clock menu more-arrow no yes mobile

Filed under:

A divorce lawyer’s guide to staying together

Seriously, this is useful.


If you want to know why marriages break apart, and what it looks like when they do, talk to a divorce lawyer. Better yet, read a book by a divorce lawyer about why people divorce.

Luckily for you, that book exists, and I decided to interview the author.

James J. Sexton has spent nearly 20 years handling custody disputes, child care payments, prenups and postnups, and basically every conceivable divorce scenario. His new book, If You’re in My Office, It’s Already Too Late, is a distillation of the lessons he’s gleaned along the way.

Over the course of our conversation, I asked Sexton why people end up in his office, what advice he has for people struggling in their marriages, why he calls Facebook an “infidelity-generating machine,” and why he’s still a romantic after all these years.

A lightly edited transcript of our conversation follows.

Sean Illing

What are the most common reasons people end up in your office?

James J. Sexton

They come in for big reasons like infidelity or financial improprieties. But from my perspective, these big reasons have their origins in a succession of smaller choices that people make that take them further and further away from each other, to the point where those small things no longer feel quite so small. Everyone, when they get married, starts off with the same destination in mind. We want to live happily ever after. No one ever gets married with the intention of getting divorced.

In Tom Wolfe’s Bonfire of the Vanities one of the characters is talking about how he went financially bankrupt and one of the other characters says, “Tim, how did you go bankrupt?” He said, “Well, I went bankrupt the way that everyone does, very slowly and then all at once.” I think that’s how marriages end. Very slowly and then all at once. There are lots of little things that happen and then the flood comes, then the big things happen. The question is, can we stop the little things that take us further away from each other before it’s too late?

Sean Illing

What’s your advice to people who are thinking about getting married?

James J. Sexton

Take it seriously. The simplest advice that I give to people is to look at it like the purchase of a car, because I think, sometimes, people give more thought to the purchase of a car than they do to the decision to get married.

If I said to the average person, “What car do you want? If you could have any car in the world, what car do you want?” Most people would say, “I want a Lamborghini. I want a Ferrari.” But if I said to them, “Well, this car that you choose is going to be the only car you can have for the rest of your life,” you have to change the analysis, right? Because the car you want in your 20s and the car you want in your 30s when you’ve got a couple of kids is very different.

So you’d have to take something that fits every part of your life. You’d have to pick something that was kind of fun and sexy enough to see you through your 20s but practical enough to handle when you have kids. I think it’s the same when choosing a spouse.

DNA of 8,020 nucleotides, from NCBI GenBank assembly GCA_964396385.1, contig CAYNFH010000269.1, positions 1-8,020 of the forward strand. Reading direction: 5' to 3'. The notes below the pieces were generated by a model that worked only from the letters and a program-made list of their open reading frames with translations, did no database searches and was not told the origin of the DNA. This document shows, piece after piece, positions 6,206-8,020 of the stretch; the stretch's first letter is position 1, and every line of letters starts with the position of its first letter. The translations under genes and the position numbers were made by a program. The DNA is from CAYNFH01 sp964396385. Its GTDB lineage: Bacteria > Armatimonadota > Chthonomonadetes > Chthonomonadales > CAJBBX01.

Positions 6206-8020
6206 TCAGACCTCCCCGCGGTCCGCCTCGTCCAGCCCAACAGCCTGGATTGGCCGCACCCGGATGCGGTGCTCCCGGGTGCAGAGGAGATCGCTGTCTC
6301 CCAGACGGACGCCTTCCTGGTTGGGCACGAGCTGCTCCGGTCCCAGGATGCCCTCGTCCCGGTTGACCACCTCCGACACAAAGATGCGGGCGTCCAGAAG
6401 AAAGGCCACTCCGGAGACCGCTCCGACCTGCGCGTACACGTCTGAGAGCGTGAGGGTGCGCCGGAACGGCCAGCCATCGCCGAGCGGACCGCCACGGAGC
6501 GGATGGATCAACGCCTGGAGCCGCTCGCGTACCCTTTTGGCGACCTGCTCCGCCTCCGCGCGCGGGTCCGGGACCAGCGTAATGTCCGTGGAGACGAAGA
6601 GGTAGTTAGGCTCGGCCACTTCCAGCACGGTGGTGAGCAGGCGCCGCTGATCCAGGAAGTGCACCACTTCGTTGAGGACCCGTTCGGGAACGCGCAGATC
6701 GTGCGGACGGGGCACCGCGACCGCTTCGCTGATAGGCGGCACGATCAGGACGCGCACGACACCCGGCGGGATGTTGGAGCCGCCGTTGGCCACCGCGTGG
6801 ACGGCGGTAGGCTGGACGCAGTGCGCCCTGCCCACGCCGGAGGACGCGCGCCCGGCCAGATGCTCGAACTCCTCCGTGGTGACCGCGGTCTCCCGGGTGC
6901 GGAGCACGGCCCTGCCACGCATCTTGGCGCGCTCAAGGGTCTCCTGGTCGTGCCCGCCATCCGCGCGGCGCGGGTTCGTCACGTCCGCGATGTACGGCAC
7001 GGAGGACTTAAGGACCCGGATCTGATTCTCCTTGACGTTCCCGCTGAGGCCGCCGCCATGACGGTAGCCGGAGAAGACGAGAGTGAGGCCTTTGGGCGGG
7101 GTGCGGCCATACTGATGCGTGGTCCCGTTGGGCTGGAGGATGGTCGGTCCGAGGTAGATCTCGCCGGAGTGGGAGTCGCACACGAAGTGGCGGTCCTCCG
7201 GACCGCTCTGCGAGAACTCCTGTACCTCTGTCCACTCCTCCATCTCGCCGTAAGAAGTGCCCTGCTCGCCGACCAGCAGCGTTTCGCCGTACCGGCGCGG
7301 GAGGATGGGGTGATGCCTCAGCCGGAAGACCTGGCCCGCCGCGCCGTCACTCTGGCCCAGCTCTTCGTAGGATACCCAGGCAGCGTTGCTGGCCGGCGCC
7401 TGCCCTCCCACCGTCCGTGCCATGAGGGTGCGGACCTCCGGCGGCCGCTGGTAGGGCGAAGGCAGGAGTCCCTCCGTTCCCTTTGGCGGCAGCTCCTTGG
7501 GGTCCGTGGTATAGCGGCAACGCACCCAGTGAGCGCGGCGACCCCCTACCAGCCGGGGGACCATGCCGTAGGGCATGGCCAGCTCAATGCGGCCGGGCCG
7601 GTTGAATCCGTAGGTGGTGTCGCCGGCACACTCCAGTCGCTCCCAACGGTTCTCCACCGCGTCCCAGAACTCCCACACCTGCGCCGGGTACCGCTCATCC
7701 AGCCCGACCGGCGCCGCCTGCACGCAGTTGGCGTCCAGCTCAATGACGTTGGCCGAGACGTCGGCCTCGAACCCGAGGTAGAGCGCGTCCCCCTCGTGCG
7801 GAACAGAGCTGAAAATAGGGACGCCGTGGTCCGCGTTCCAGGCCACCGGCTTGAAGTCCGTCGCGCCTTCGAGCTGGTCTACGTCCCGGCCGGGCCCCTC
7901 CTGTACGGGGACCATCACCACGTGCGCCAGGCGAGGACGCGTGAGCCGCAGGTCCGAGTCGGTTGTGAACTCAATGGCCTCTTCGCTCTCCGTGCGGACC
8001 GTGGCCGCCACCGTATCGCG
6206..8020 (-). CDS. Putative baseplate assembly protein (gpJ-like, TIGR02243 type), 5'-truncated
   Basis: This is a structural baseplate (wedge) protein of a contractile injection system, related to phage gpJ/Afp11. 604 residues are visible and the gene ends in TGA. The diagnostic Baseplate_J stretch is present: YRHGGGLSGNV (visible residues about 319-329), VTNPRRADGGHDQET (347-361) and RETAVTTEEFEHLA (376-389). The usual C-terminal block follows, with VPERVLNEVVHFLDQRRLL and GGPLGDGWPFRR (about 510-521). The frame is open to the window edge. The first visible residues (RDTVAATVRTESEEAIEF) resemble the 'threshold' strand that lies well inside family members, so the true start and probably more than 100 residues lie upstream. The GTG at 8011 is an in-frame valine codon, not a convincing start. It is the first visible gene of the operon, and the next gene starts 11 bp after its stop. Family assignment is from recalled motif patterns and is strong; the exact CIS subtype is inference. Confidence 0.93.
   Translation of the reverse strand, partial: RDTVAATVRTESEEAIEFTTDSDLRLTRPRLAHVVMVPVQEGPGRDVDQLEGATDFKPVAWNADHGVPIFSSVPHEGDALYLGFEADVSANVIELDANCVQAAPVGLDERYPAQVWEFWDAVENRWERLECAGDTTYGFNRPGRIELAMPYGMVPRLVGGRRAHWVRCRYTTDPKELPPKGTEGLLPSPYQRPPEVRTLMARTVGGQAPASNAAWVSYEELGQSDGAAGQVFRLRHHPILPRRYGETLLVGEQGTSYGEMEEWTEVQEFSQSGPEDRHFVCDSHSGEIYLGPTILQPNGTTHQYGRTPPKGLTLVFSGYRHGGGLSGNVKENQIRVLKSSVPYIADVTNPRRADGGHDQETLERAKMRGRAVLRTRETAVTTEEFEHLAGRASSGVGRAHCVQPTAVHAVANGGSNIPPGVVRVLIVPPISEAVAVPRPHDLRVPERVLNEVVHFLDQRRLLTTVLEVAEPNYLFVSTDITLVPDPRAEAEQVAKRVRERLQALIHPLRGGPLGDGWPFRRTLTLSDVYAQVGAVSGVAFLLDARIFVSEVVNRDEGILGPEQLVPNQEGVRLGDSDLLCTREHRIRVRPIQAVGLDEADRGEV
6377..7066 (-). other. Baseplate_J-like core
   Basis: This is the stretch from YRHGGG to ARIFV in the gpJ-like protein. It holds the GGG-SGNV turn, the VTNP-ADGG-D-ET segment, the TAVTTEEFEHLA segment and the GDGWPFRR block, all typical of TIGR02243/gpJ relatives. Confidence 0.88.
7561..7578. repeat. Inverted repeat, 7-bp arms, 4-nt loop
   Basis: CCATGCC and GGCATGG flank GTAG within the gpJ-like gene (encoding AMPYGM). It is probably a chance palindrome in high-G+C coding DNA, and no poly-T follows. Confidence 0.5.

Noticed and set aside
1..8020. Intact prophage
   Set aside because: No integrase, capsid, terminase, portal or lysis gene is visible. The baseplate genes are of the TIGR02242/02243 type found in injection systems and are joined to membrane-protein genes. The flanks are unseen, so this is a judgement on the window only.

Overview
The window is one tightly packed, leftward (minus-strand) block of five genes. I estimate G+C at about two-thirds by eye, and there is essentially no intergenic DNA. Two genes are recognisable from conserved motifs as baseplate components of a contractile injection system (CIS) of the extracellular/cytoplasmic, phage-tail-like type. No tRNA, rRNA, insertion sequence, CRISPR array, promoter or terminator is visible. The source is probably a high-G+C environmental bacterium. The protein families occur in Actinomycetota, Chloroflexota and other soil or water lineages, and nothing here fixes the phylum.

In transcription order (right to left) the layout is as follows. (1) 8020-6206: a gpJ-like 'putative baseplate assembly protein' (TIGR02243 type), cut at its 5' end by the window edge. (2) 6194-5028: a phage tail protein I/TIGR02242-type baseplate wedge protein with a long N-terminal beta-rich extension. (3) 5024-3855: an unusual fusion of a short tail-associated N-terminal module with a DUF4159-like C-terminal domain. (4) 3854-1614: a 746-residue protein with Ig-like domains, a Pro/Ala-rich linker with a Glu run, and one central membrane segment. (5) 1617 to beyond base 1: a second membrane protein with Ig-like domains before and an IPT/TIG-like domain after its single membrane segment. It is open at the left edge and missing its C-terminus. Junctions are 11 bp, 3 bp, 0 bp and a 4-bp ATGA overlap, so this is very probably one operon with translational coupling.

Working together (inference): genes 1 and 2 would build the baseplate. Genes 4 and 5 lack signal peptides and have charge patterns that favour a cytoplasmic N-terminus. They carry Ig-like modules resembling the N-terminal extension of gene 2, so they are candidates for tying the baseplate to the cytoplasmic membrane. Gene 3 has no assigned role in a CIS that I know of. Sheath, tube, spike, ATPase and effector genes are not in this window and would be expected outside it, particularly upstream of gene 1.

At the risk of sounding unromantic, I think you have to look at a person and say, “Okay, is this a person who is going to make sense at all different phases of this journey? Because my life is going to change. I’m going to change. What’s important to me is going to change. Is this a person who can change with me so that we end up [moving] in the same direction? Or is this someone who makes sense for me at this chapter and may not in the future?”

That’s the first thing. The second thing is to ask yourself the question: “What is the problem to which marriage is the solution for me?” Anytime someone tries to sell something to me, whether it’s a cellphone or a new app, I ask myself, “What is the problem this is seeking to solve?” So, if you say to me, “Oh, I’ve got this app that lets you order guacamole online,” well, is that a problem I actually have? I think people often assume marriage is a smart thing to do without even asking themselves this question.

Sean Illing

I’m not sure I buy the idea that marriage is — or ought to be — a solution to something, because that implies it’s filling a void of some sort. I think that’s a mistake.

James J. Sexton

I take your point. I suppose what I’m saying is that too many people just fall into marriage because they think that’s what people do at a certain age, rather than seriously asking themselves if it’s a good idea for them.

If you’re dating someone for four or five years and you said, “Hey, we’re getting married,” everyone would say, “That’s great, congratulations.” But if you were dating someone for four or five years and you said, “Well, we have no intention of getting married,” everyone might say, “Well, why? What’s wrong? Do you have relationship issues? Do you have intimacy issues?” It’s sort of assumed that marriage is a thing you do.

It’s worth asking why we do this. How will it improve our relationship, our life? Are we trying to solve the problem of loneliness? Because you can be married and still be quite lonely. Is it the problem of not having sex? Because you don’t have to be married to have lots of sex. Being married is no more of a guarantee of having lots of sex than living near a restaurant is a guarantee of being well fed.

So you ask yourself the question, “What is it I want to do? What is the problem I’m trying to solve?” Is it family pressure? Is it cultural pressure? Is there something that is lacking in the relationship that I think would be solidified by being married?

We have nothing to lose by pausing and considering these questions.

Sean Illing

What’s your advice to people who are struggling in their marriage and thinking about divorce?

James J. Sexton

We jokingly refer to these people as tire kickers in the industry. They come in and say, “Look, I’m not ready to get divorced, but things aren’t as good as I thought they’d be and I’m thinking about it.”

The first thing I try to do is educate people about their rights and obligations when it comes to marriage. Marriage is the most legally significant thing you will do, other than dying. It changes your property ownership rights. It changes your obligations when it comes to support. It changes all kinds of legal rights and you don’t even get a pamphlet when you get married that explains that to you.